Visual Basic: Winsock Control
The Winsock control, invisible to the user, provides easy access to TCP and UDP network services. It can be used by Microsoft Access, Visual Basic, Visual C++, or Visual FoxPro developers. To write client or server applications you do not need to understand the details of TCP or to call low level Winsock APIs. By setting properties and invoking methods of the control, you can easily connect to a remote machine and exchange data in both directions.
The Transfer Control Protocol allows you to create and maintain a connection to a remote computer. Using the connection, both computers can stream data between themselves.
If you are creating a client application, you must know the server computer's name or IP address (RemoteHost property), as well as the port (RemotePort property) on which it will be "listening." Then invoke the Connect method.
If you are creating a server application, set a port (LocalPort property) on which to listen, and invoke the Listen method. When the client computer requests a connection, the ConnectionRequest event will occur. To complete the connection, invoke the Accept method within the ConnectionRequest event.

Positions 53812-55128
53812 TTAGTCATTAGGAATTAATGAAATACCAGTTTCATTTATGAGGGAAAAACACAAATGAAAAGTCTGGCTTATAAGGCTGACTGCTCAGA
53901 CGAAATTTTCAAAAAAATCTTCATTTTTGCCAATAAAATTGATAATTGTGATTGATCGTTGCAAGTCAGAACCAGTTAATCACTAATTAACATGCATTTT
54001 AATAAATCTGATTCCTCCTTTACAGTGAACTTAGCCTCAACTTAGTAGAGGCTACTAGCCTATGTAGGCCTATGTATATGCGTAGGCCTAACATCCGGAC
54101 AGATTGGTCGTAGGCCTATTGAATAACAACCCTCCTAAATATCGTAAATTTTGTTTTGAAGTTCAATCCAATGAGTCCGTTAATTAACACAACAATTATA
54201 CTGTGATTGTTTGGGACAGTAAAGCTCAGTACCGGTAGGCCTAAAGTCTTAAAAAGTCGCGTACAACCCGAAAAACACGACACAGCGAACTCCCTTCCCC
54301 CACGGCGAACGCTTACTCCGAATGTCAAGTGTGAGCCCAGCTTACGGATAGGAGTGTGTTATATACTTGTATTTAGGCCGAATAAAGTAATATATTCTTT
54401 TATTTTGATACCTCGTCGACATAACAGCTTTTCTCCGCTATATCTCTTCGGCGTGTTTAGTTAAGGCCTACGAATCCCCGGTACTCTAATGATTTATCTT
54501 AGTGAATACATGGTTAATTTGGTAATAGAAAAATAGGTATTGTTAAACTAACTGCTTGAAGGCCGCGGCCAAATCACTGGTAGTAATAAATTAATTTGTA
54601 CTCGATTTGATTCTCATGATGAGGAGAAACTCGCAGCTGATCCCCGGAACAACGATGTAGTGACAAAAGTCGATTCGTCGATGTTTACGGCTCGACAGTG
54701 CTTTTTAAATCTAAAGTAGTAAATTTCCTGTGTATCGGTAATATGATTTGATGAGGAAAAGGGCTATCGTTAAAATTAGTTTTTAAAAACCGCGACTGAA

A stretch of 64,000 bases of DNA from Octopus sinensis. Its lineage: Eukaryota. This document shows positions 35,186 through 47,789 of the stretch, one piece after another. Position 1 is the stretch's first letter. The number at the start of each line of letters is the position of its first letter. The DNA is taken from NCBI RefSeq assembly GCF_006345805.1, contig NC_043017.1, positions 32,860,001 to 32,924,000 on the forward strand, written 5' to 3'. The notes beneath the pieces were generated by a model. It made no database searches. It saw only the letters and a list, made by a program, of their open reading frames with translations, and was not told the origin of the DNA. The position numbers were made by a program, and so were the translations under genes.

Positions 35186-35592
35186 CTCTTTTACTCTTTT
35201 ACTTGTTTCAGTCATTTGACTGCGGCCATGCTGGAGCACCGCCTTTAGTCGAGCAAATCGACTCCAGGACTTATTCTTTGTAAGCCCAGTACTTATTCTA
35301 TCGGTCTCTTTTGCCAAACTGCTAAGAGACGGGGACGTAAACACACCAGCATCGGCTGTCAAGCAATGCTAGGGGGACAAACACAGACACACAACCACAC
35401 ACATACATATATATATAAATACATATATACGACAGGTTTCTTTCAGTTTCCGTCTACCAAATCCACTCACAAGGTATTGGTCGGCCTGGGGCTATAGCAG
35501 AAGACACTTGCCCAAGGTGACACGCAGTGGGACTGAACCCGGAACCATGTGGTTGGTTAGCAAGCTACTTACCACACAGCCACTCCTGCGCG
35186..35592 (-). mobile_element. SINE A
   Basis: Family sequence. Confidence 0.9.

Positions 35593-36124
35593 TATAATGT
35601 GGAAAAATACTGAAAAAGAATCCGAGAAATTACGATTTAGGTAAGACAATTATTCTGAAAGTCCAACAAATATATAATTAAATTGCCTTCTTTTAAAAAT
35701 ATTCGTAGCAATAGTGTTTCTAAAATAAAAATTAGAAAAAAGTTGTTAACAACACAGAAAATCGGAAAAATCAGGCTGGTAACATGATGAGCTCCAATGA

Once a connection has been made, either computer can send and receive data. To send data, invoke the SendData method. Whenever data is received, the DataArrival event occurs. Invoke the GetData method within the DataArrival event to retrieve the data.
The User Datagram Protocol (UDP) is a connectionless protocol. Unlike TCP operations, computers do not establish a connection. Also, a UDP application can be either a client or a server.
To transmit data, first set the client computer's LocalPort property. The server computer then needs only to set the RemoteHost to the Internet address of the client computer, and the RemotePort property to the same port as the client computer's LocalPort property, and invoke the SendData method to begin sending messages. The client computer then uses the GetData method within the DataArrival event to retrieve the sent messages.